In the concrete and steel landscape of the City of Detroit, colorful street art thrives and grows in two unique locations. These stunning murals provided the materials and inspiration that would eventually become Rebel Nell’s jewelry made from repurposed materials.
The Dequindre Cut is a below-grade pathway, formerly a Grand Trunk Western Railroad line. Initially built in 1830 at grade level, the City of Detroit dropped the railroad line below street level in the 1920s to help ease traffic congestion in the bustling industrial city. As the century progressed and rail use declined, the city slowly decommissioned many of the rail lines. The railroad halted the use of the Dequindre Cut entirely in 1985. The abandoned Dequindre Cut became a breeding ground for graffiti artists attracted to the concrete bridge abutments and overpasses. The structures protected the art from the weather and kept the late-night artists out of sight from the authorities.
In 2003 the GreenWays Initiative granted the Downtown Detroit Partnership $98,000 to coordinate a plan to remake 1.2 miles of the Dequindre Cut into an urban greenway. The project was funded by another $3.4 million in grants and opened to the public in 2009. The Dequindre Cut now connects the East Riverfront and several residential neighborhoods to Eastern Market with pedestrian and bike paths, indigenous plants, graffiti, and other urban artwork.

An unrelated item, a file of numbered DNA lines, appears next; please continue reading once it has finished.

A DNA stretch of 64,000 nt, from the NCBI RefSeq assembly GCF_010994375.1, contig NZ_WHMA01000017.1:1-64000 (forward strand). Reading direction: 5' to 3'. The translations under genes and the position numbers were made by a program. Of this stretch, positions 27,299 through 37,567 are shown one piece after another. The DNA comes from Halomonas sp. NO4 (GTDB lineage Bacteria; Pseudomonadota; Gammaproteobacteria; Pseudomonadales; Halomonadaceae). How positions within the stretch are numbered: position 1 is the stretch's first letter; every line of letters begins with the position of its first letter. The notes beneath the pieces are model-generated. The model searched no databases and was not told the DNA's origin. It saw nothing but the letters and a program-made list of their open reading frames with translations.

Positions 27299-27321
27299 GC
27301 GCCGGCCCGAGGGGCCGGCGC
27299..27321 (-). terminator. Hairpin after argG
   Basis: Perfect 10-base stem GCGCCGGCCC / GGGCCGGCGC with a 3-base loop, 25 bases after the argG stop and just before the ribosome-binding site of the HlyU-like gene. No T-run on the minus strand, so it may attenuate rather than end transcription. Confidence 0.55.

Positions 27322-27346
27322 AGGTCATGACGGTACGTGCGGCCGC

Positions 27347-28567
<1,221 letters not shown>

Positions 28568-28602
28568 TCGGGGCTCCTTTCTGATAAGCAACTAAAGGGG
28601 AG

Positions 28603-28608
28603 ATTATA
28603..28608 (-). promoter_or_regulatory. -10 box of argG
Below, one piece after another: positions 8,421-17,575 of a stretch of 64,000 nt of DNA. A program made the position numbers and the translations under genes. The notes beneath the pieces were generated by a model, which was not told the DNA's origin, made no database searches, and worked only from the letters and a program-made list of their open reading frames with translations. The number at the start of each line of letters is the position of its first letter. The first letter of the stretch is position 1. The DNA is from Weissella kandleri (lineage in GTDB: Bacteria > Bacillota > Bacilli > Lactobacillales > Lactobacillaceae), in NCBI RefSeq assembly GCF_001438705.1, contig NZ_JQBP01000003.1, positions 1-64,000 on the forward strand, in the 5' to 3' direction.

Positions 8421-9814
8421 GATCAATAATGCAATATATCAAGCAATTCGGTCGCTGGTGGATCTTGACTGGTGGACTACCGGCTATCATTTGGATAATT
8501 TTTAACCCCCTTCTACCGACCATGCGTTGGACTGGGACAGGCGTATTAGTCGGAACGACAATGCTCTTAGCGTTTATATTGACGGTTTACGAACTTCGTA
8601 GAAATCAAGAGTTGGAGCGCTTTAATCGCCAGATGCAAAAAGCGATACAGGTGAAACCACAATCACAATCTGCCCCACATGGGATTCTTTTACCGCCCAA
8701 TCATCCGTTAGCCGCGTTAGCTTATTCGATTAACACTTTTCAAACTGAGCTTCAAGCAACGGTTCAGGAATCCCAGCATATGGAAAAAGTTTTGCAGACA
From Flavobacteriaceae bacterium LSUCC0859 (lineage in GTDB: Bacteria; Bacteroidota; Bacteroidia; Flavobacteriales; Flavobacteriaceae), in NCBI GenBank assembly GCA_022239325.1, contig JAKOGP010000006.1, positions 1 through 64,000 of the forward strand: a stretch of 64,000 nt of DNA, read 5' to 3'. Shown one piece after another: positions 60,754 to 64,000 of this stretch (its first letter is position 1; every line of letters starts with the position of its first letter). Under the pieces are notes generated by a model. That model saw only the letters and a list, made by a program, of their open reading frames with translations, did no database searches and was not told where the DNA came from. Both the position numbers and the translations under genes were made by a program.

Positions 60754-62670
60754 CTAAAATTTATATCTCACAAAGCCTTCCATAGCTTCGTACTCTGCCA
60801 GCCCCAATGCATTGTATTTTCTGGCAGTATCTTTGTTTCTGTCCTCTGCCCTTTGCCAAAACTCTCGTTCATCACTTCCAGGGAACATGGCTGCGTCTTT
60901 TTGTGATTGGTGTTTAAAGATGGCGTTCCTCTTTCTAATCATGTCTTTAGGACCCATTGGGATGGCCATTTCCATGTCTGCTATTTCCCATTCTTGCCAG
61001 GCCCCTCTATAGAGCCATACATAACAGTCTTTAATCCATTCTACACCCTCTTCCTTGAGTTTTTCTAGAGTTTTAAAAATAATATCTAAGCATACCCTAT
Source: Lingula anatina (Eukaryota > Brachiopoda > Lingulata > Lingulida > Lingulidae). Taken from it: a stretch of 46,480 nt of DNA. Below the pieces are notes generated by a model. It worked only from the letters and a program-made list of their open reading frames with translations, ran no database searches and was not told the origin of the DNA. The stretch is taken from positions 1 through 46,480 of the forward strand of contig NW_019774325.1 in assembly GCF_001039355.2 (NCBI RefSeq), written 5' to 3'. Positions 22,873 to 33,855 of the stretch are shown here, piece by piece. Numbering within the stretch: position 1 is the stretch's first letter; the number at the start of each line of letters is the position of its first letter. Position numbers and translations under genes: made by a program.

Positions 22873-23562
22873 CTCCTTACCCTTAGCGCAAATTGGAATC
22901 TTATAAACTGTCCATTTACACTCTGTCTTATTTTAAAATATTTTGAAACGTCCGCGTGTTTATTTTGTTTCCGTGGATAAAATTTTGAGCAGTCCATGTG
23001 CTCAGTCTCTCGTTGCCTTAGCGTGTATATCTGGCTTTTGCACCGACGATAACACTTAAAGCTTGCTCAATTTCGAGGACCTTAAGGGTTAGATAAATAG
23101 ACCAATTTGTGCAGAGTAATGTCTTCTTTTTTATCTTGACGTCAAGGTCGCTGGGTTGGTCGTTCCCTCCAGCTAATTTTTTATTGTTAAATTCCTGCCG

In 2016 another half mile of the Dequindre Cut was completed with a $10 million grant as part of the American Recovery and Reinvestment Act. It included a trailhead entrance at Eastern Market, a canopy, bike racks, and seating. Today, the Dequindre Cut is part of a much larger path of parks, pavilions, and greenspace that run along the Detroit River.
At the other end of Detroit is The Alley Project, a garage studio and alley gallery highlighting legal street art produced by local youth and community members. Artists, teens, and neighbors have worked together to build a foundation for creative expression that highlights the community’s diversity. The Alley Project provides opportunities for youth to enjoy the street art subculture without vandalizing property or joining gangs.
The Alley Project is an initiative of Young Nation, a nonprofit organization promoting youth development in urban settings through building relationships, community education, and passion-driven projects. Since 2004, The Alley Project has evolved from four garage door canvases to a hub that includes alleys and adjacent vacant lots in their Southwest Detroit neighborhood. Artists, youth, and neighbors gather weekly in the studio and around the community to work on new projects, discuss challenges, share ideas, and maintain the spaces.